At BlackHat 2019, the Chaos Computer Club shared details of their successful hacking of new high-end Bluetooth hotel room locks
The locks, from manufacturer Messerschmitt, were using an in-house developed security protocol which relied on a challenge-response system but did not use a cryptographic key to protect the communications. Although the system was not vulnerable to a simple replay attack of the Bluetooth radio communications, the researchers were able to extract the necessary data from the captured communications in order to create their own valid responses and so open any door in the hotel with any Bluetooth enabled PC or even a RaspberryPi. The vulnerability has been disclosed to the lock manufacturer who is rolling out patches before the end of August 2019.
Security through obscurity is no security at all – as the lock designers have discovered to their cost. A secure system should obey Kerckhoffs’s principle which states that a cryptosystem should be secure even if everything is known about it – except for the key.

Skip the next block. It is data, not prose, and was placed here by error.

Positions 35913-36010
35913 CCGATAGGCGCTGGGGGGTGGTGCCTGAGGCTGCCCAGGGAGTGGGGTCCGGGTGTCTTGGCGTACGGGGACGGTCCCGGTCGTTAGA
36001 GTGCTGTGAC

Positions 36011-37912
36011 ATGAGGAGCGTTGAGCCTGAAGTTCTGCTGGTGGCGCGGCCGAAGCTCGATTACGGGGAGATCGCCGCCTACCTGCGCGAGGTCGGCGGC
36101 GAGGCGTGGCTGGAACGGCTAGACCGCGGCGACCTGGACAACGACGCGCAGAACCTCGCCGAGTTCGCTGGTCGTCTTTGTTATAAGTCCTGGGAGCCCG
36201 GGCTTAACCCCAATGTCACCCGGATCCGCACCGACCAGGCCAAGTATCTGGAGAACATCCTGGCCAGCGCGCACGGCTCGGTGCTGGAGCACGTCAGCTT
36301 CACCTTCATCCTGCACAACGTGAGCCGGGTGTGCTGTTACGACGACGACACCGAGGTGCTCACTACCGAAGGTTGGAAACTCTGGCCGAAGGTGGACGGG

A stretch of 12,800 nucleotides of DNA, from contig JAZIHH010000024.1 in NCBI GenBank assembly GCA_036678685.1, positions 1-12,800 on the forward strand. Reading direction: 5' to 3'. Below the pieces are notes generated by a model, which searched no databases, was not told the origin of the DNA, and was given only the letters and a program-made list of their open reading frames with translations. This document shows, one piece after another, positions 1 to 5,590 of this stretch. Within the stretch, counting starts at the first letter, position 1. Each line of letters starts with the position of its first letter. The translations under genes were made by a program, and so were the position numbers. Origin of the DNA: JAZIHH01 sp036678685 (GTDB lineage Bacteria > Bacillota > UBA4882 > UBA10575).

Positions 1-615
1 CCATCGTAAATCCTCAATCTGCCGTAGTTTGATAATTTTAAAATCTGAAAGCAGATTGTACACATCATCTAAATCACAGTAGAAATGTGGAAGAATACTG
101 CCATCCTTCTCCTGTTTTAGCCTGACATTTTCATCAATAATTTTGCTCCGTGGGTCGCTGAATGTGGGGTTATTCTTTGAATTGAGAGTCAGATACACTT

For almost every practical situation, good security systems already exist and there is no reason to re-invent the wheel. Well known and well tested crypto-libraries such as Sodium or the Windows Cryptography services are always a better choice than inventing an in-house system from scratch. Software Development Managers are well advised to check their programmers are using proven off-the-shelf crypto-libraries in their software rather than trying to invent something new and untested.